CU English professor Dr. Bill Neal, chair of Division of Humanities, dies at 69

CU English professor Dr. Bill Neal, chair of Division of Humanities, dies at 69

Nov. 4, 2012
For Immediate Release

By Joan C. McKinney, news and publications coordinator

CAMPBELLSVILLE, Ky. – Funeral for Dr. Bill Neal, professor of English and chair of the division of humanities at Campbellsville University, will be at 11 a.m. Wednesday, Nov. 7, at Parrott & Ramsey Funeral Home in Campbellsville.

Visitation will begin at 5 p.m. Tuesday, Nov. 6, at the funeral home. Dr. Ted Taylor, a theology professor at Campbellsville University and transitional pastor at Campbellsville Baptist Church, will conduct the funeral. Burial will be in Brookside Cemetery in Campbellsville.

 
 Dr. William R. Neal
Neal, who taught at CU since 1991, died Saturday, Nov. 3, at his home on Delia Drive in Campbellsville. He was 69.

“Dr. William Neal was a dedicated and beloved member of the faculty at Campbellsville University. His love of teaching is evidenced in the lives and professional careers of countless individuals who studied English and literature in Dr. Neal’s classes,” Dr. Michael V. Carter, president of Campbellsville University, said.

Carter said Neal was “committed to his students and the Christian higher education mission of CU.

“On behalf of the Campbellsville University family, we extend our heartfelt sympathy to Mrs. Neal and their family.”

Dr. Frank Cheatham, senior vice president for academic affairs at CU, said, “Bill Neal was respected by all the faculty and loved by his students. His death is a tremendous loss for Campbellsville University and to me personally.”

Current and former CU students have expressed their sadness about Neal’s death. They describe him as a “kind” and “nice” man.

Junior English major Aaron Celeste Presley of Georgetown, Ky. had Neal as a professor in two classes. He was also her adviser.

“Dr. Neal was a exceptional professor,” she said. “It was obvious that he loved his job and as his students; we felt the benefits of that daily. We are all saddened and shocked by the unexpected loss of a favorite professor. It’s hard to imagine being in class without him. He will be greatly missed, but it is a great comfort to know he is with the Lord.”

Rebecca Ballard Colvin of Lexington graduated in 1993 and said even though it has been nearly 20 years since she graduated, she still has very fond memories of him.

“I am personally grateful to Dr. Neal. When my schedule did not allow me to be in two classes he taught one summer, Dr. Neal allowed me to take those classes by appointment. He met with me individually and gave of his personal time to make sure I could get my degree. He was that dedicated to his profession and even more importantly to his students.

“I think that’s one of the reasons Campbellsville is so different from having attended a larger university.

“Dr. Neal was a great professor and very kind person.”

JeNie Lobb Altman of Campbellsville, who received her undergraduate degree in 1996, posted on Facebook, “He was a wonderful teacher, advisor and friend. I spent many hours in his classroom or office, asking questions, debating, laughing or just talking. He will be missed.”

Neal became chair of the CU Division of Humanities in August 1991. He received his bachelor’s degree from Arkansas College, now Lyon College, in Batesville, Ark. He received his master’s degree in English from the University of Arkansas and his Ph.D. in English from the University of Mississippi. Postgraduate work was done at the University of Louisville.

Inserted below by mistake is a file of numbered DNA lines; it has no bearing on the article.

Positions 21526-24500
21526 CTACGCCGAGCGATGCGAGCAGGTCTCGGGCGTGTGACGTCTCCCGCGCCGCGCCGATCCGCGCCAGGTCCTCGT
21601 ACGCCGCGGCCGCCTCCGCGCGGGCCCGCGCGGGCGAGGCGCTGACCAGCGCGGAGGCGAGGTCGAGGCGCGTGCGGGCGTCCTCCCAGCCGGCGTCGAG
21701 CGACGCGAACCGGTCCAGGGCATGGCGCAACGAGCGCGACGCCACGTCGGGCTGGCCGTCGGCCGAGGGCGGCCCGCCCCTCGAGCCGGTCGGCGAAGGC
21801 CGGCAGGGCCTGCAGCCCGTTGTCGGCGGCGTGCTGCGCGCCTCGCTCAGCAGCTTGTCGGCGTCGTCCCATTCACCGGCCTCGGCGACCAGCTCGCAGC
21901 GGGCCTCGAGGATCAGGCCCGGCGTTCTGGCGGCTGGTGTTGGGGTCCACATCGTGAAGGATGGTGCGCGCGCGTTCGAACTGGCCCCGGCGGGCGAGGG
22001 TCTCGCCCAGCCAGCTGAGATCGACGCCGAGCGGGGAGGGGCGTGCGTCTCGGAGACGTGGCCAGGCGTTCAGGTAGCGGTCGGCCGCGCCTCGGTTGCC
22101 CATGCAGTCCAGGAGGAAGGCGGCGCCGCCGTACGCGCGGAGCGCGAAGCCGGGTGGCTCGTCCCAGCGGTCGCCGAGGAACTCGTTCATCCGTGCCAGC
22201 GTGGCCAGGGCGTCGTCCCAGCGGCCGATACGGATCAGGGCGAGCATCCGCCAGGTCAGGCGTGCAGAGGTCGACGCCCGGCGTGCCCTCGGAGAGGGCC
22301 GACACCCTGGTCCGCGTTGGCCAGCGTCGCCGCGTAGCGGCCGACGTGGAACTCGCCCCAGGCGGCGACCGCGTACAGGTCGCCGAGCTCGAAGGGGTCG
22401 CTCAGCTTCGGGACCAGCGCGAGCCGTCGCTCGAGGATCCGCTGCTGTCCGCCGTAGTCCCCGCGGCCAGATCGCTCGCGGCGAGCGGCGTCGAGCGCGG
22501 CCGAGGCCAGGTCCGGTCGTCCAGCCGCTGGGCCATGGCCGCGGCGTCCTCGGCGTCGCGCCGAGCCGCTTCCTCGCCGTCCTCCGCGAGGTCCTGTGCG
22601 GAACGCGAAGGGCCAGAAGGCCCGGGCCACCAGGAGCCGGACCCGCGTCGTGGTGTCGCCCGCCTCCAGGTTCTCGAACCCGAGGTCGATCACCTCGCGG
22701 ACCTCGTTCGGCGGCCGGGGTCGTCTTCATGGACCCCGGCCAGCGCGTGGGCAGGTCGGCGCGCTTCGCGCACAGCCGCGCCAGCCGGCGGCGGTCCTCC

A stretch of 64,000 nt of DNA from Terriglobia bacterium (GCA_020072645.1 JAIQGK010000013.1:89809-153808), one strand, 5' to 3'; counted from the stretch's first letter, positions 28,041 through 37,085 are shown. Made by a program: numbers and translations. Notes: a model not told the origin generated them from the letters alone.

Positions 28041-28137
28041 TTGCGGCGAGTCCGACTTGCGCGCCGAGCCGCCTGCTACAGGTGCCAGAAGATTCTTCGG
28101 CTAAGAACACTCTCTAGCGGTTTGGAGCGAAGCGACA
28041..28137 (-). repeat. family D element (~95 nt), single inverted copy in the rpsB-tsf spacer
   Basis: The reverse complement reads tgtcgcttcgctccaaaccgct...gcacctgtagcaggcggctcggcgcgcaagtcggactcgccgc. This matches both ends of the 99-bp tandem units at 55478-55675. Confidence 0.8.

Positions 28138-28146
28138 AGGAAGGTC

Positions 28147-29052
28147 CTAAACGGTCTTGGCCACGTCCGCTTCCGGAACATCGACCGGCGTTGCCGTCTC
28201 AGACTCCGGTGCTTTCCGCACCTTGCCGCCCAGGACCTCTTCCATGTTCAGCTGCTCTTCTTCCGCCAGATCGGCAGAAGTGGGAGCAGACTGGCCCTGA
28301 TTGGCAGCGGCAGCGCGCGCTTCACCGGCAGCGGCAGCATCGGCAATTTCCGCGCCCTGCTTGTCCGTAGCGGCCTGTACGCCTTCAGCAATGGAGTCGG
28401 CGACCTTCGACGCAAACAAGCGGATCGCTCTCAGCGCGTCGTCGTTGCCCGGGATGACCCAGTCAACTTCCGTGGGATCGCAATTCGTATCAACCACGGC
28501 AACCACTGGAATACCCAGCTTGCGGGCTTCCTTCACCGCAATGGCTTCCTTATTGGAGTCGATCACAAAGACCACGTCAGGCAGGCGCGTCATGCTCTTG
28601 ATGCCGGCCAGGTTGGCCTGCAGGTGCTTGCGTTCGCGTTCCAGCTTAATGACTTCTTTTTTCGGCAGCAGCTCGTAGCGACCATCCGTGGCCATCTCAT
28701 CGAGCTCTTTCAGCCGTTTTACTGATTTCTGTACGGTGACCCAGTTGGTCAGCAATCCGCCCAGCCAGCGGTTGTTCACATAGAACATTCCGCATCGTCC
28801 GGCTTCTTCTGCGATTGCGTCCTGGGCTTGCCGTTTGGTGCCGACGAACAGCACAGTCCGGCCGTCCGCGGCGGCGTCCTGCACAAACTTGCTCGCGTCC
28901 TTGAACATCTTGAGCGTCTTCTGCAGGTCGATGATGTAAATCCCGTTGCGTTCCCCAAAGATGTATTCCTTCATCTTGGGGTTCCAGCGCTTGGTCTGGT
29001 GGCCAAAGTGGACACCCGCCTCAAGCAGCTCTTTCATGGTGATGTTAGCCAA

Neal was an adjunct faculty member at Wilkes University in Wilkes-Barre, Penn., from 1986 until 1991. He was also an adjunct faculty member at College Misericordia in Dallas, Penn., from 1989 until 1991.

He worked in business management in Kingston, Penn., from 1983 to 1991 and wrote educational materials for the International Correspondence School in Scranton, Penn.

He also served as interim academic dean and director of academic development at Shorter College in Little Rock, Ark. He also taught at Southern Arkansas University, North Arkansas Community College and Arkansas State University.

He has served as a member of Sigma Tau Delta (National English Honor Society) since 1977.

He also belonged to the National Council of Teachers of English, the Modern Language Association, the Conference on Christianity and Literature, the Conference on College Composition and Communication and the Kentucky Association for Developmental Education.

In 1981, Neal received the Governor’s Certificate of Merit from Gov. Frank White of Arkansas. The award was for his outstanding community service in recognition of his part in reactivating a college education program for inmates of Arkansas prisons.

He was born and raised in Brockwell, Ark. to the late Amos and Ethel Owens Neal.

Neal was married to Beth Ann McCarty Neal, who survives. Survivors also include a son, John, a CU graduate, and his fiancée, Katrina Melton of Lexington, Ky.; a daughter, Joanna Neal of Portland, Ore., a step-son, Christian Darrow and his wife, April, of Dalton, Penn.; and two step-grandchildren, Ashley Darrow and Ryan Darrow of Dalton.

The family asks that expressions of sympathy take the form of donations to Gideon Memorial Bibles and may be made at Parrott & Ramsey Funeral Home.

Campbellsville University is a widely acclaimed Kentucky-based Christian university with more than 3,600 students offering 63 undergraduate options, 17 master’s degrees, five postgraduate areas and eight pre-professional programs. The website for complete information is campbellsville.edu.

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